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Homework Help: Work and Friction Question

  1. Sep 25, 2010 #1
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    I'm having trouble with numer 3. So work by friction is equal to delta K, which is equal to .5mv^2. So I used the kinematics equation v^2=u^2 + 2ad, where u^2 is the velocity found in number 2 squared. Then I plug in this value of v^2 into the kinetic energy equation to find work, but its not coming up as the right answer. Any ideas?

    Maybe I'm using the wrong value for acceleration? I've tried many methods for finding a, such as a=u[k]N or a=T/m, but none seem to work.
     
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  3. Sep 25, 2010 #2

    PhanthomJay

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    no, that is not correct. Net work done is delta K, which includes the work done by all forces.
    To find the acceleration. you have to draw a free body diagram of all forces acting. But you don't need to find the acceleration. Just find the friction force, then W_friction = dot product of friction force times displacemnt.
     
  4. Sep 25, 2010 #3
    Ok so about that free body diagram. This is a weird angle situation. So I have that upper angle as 33, so should the actual angle to the horizontal for finding mg be 90-33=57? So would Normal force be mgcos57? Or am I doing this wrong
     
  5. Sep 26, 2010 #4

    PhanthomJay

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    The gravity force, mg, acting on the block, always points vertically down, toward earth's center, regardless of whether the block is on a flat or sloped surface. It's the normal force that changes when on the incline. Since there is no movement of the block on the incline in the direction perpendicular to the incline, the normal force acting on it , perpendicular to the incline, must be equal and opposite to the algebraic sum of the components of all other forces perpendicular to the incline, per Newton 1. In this case, since friction and tension forces are parallel to the incline, then only the gravity force is the other force which has a component perpendicular to the incline, and that component is not mg cos 57, it's (mg)(___??___).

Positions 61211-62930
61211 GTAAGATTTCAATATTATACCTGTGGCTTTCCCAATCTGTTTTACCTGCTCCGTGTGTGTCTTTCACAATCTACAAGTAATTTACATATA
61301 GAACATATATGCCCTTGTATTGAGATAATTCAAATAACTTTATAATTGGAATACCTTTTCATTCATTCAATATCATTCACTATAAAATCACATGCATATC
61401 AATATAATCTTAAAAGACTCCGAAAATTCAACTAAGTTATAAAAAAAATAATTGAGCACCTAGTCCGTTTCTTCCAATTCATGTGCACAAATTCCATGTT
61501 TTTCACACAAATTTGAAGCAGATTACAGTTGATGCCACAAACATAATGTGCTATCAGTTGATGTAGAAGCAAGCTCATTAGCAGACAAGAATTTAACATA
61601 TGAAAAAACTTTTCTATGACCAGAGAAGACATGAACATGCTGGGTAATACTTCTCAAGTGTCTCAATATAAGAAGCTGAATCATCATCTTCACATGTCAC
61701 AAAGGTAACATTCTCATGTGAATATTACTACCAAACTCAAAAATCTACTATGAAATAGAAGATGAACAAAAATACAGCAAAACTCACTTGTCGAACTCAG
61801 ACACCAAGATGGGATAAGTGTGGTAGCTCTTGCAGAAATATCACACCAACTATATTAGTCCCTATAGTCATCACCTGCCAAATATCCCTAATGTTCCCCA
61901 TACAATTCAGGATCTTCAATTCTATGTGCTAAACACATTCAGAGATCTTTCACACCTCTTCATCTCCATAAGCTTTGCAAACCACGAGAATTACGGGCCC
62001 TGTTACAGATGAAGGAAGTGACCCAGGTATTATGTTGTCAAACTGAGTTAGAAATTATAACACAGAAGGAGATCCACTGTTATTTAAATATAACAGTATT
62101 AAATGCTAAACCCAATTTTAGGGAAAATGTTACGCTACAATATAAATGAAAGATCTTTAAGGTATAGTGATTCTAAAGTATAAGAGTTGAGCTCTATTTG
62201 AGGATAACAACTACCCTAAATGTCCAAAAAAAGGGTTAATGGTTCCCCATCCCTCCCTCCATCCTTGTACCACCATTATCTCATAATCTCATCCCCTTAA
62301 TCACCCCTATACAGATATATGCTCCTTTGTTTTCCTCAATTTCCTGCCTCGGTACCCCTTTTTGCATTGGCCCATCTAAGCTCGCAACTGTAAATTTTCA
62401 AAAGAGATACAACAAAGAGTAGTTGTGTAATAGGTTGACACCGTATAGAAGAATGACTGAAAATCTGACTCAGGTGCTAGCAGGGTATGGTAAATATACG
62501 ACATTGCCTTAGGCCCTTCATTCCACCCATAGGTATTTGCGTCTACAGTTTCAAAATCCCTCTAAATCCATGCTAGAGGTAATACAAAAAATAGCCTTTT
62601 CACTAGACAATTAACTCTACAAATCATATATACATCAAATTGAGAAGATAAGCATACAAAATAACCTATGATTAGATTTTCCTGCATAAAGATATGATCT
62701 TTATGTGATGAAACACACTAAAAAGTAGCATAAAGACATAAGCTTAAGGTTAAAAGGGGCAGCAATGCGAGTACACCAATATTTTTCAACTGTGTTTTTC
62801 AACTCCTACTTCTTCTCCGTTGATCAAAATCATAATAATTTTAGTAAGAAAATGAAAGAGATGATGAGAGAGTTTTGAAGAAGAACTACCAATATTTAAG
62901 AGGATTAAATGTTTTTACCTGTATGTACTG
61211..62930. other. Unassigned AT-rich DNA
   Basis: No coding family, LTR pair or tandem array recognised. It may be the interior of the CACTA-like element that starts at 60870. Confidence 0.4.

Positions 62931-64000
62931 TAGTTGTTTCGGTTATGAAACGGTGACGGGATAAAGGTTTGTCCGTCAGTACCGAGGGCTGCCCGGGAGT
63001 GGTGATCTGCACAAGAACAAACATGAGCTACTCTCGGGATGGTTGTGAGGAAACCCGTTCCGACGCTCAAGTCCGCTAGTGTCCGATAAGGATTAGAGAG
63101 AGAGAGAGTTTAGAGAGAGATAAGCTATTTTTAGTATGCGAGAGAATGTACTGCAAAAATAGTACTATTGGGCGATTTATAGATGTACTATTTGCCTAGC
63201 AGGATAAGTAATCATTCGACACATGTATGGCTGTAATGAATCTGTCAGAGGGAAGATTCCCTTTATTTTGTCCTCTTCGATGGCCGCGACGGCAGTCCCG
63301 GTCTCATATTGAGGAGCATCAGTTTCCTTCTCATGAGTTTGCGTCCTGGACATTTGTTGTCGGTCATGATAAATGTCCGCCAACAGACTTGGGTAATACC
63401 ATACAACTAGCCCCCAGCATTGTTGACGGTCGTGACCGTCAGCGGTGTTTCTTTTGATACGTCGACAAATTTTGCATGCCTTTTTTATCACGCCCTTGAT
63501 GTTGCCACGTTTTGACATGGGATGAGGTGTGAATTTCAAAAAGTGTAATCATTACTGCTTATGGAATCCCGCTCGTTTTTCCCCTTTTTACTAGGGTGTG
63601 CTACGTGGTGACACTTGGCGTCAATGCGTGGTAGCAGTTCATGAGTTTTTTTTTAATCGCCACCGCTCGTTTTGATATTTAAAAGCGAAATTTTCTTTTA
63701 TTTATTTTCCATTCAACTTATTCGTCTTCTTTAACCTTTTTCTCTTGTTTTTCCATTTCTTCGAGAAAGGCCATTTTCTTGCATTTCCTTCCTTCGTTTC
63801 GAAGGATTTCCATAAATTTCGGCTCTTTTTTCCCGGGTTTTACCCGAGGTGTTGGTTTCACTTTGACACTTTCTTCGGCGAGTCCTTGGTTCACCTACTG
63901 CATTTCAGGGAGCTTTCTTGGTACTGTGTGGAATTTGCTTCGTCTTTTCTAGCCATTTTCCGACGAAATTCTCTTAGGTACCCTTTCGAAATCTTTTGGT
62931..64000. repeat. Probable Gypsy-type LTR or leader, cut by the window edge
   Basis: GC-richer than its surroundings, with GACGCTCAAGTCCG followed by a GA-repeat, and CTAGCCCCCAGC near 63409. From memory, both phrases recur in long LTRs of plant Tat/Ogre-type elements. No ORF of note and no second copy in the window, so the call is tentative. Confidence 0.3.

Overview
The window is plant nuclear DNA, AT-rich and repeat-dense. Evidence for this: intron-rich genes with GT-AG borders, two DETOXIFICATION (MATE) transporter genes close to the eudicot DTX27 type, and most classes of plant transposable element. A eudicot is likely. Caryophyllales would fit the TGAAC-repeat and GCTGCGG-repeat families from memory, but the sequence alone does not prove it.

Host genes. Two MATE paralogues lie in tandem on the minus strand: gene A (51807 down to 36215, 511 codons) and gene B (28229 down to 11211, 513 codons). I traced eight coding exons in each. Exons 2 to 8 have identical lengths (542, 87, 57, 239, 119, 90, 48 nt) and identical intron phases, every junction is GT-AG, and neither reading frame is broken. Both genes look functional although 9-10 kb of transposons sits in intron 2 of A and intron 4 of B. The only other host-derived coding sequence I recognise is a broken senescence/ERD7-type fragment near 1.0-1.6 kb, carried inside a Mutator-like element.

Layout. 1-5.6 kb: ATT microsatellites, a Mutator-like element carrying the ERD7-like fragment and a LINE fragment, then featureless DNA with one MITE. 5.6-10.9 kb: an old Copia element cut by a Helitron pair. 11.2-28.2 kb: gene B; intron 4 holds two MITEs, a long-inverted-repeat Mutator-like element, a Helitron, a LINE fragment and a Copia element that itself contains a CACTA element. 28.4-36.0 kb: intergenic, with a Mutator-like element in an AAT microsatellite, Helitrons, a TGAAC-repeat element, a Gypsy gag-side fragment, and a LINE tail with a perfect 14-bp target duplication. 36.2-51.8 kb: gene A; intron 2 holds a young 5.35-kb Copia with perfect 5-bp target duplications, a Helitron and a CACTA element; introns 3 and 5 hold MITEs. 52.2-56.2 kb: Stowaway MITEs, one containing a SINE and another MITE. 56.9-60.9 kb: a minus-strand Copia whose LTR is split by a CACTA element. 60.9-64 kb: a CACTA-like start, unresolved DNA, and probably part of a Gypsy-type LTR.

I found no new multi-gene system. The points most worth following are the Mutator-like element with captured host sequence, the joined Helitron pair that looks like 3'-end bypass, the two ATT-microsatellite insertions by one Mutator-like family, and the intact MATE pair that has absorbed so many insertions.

6. Sep 26, 2010 #5
    Well I've tried mgcos57, mgcos33, mgsin33, mgsin57, but none of those worked. Am I still missing it?
     
  7. Sep 26, 2010 #6

    PhanthomJay

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    mgcos33 is the same as mgsin57; mgcos57 is the same as mgsin33. So essentially, you have 2 choices....is the gravity component, perpendicular to the incline, mgcoscos33 or mgcos57? Now since I've already noted that mgcos57 is wrong, then by elimination, it's mgcos 33, and the the normal force must be mgcos33 acting toward the block perpendicular to the incline, per Newton 1.. You should prove this to yourself by using geometry and trig....it is sometimes not readily apparent. Now calculate the friction force, and then, the work done by it.
     
  8. Sep 26, 2010 #7
    Ok I'm still not getting the right answer. Work is force * displacement, so the friction force is u[k]N, which we said to be .3*mgcos33 *1.6 m, which gives 51.33, but thats not the right answer.
     
  9. Sep 26, 2010 #8

    PhanthomJay

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    Call its magnitude 51.3 N, or even 50 N , using significant figures, but what is the direction of the friction force and what is the direction of its movement? Remember Work is the dot product of Force and Dispalcement.
     
  10. Sep 27, 2010 #9
    Ah ok I see this should be negative. Thanks!
     
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